dark fiction, dark poetry, Fiction, literature, poems, poetry, poetry readings, Uncategorized, writer, writing

A Slice of Infinity (Friday Night Poetry Corner #39)

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Greetings again everyone.

On a more lighter note (heart still goes out to my home town of St. Louis, MO), it is time for another Friday Night Poetry Corner #39; THE SATURDAY EDITION.

Yeah, I know, I’m a late.

This nice work of poetry called A Slice of Infinityfrom the Carbon Noise Poetry*** blog is a wonderful vivid poem of a voice at a door of something. You my fellow poets, artists, writers, etc.. be the judge of this work, the surreal turns to something you must read for yourself..

Thanks again for visiting and visit the Carbon Noise Poetry Blog from time to time..

Carbon Noise Poetry

The other night,
I saw a saffron moon,
Horizon low in the sky.
Nestled between two,
Parallel shelves of cloud.
Optically tinted,
And augmented.
There it hung,
Glowing softly,
Like a great celestial,
Yellow lantern.
I had to ignore,
The almost physical need,
Like a lump of urgency,
In my chest,
Compelling me,
To photograph it.
But the sublime,
Cannot be captured,
Nor confined.
So I chose instead,
To savor that moment,
Like a slice,
Of yellow moon cake.
So delicious.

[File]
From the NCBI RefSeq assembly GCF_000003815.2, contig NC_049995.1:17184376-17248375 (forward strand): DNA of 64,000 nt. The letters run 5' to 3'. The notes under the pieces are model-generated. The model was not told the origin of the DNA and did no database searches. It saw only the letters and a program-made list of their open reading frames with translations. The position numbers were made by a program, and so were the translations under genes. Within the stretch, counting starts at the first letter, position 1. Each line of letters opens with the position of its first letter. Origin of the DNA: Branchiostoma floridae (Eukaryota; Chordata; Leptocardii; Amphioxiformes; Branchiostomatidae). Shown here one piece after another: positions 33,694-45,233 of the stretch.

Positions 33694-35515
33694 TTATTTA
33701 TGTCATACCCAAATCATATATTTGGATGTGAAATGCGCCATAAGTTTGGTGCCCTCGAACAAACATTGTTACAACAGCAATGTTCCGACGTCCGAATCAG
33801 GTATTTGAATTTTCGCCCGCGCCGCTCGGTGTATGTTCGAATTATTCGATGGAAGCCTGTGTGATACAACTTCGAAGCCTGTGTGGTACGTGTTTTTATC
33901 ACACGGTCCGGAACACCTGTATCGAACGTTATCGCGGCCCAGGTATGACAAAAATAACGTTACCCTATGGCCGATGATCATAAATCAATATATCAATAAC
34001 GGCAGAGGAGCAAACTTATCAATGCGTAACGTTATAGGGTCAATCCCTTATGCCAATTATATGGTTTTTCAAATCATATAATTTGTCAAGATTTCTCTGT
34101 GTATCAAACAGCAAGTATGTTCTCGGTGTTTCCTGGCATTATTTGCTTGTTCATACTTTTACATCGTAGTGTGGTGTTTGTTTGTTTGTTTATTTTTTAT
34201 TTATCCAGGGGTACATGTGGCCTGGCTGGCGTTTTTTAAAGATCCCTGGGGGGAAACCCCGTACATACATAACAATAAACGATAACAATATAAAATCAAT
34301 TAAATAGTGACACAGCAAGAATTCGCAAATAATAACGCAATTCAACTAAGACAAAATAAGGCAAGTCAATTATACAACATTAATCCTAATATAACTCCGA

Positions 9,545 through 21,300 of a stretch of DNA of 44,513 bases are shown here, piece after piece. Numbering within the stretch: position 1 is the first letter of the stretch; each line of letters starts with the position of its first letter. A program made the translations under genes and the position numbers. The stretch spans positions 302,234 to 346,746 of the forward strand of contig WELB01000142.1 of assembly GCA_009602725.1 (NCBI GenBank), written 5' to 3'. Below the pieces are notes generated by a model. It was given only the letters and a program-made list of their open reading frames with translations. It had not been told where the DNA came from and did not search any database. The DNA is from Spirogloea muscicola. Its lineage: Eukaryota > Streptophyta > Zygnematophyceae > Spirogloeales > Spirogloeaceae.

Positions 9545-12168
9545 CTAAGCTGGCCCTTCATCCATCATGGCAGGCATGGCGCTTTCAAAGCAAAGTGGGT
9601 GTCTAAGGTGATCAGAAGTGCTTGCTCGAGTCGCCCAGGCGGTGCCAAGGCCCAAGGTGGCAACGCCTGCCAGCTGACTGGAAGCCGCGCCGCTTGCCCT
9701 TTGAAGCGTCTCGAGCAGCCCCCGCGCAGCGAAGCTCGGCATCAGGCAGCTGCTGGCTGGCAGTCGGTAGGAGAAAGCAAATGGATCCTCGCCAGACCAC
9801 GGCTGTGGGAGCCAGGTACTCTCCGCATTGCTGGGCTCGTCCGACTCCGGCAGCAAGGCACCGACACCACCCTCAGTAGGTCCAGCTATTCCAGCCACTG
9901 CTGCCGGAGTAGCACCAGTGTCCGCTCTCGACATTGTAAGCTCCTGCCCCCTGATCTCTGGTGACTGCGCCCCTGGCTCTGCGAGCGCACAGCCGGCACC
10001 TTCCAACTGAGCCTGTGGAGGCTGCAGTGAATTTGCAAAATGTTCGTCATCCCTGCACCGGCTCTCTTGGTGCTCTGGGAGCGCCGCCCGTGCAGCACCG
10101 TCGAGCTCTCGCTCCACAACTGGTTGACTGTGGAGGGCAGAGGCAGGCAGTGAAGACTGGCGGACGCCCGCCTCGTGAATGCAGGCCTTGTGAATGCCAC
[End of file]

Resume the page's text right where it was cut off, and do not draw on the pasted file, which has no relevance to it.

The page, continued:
And yet so fleeting.
One tiny piece,
Is all I got.
But I’ll remember,
The taste of it forever.

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One thought on “A Slice of Infinity (Friday Night Poetry Corner #39)

  1. I am just…wow….almost at a loss for words. So honored, humbled, and touched that you reblogged my poem.

    It was inspired partially by a recent trip to a popular tourist attraction in Stockholm. The Vasa is a salvaged wooden warship that sunk shortly after being launched in the mid 1600s. It lay at the bottom of the sea for three hundred years before it was salvaged through extraordinary feats of ingenuity. It’s one of the greatest engineering achievements of the 20th century. As walked around in a state wonder that this incredible thing was right in front of me, and marveling at how it got there, I noticed that there were groups of tourists who weren’t really looking at it. They’d walk up to a part of it and take a picture, and then quickly walk to another part and take another picture, and so on. It struck me that often we’re so obsessed with documenting and recording everything from the mundane to the extraordinary, that we don’t really appreciate them. We don’t really look at them.

    What I saw and felt when I looked at that moon was like looking into the infinite, for one brief moment. Such things can never be photographed. They can only be interpreted.

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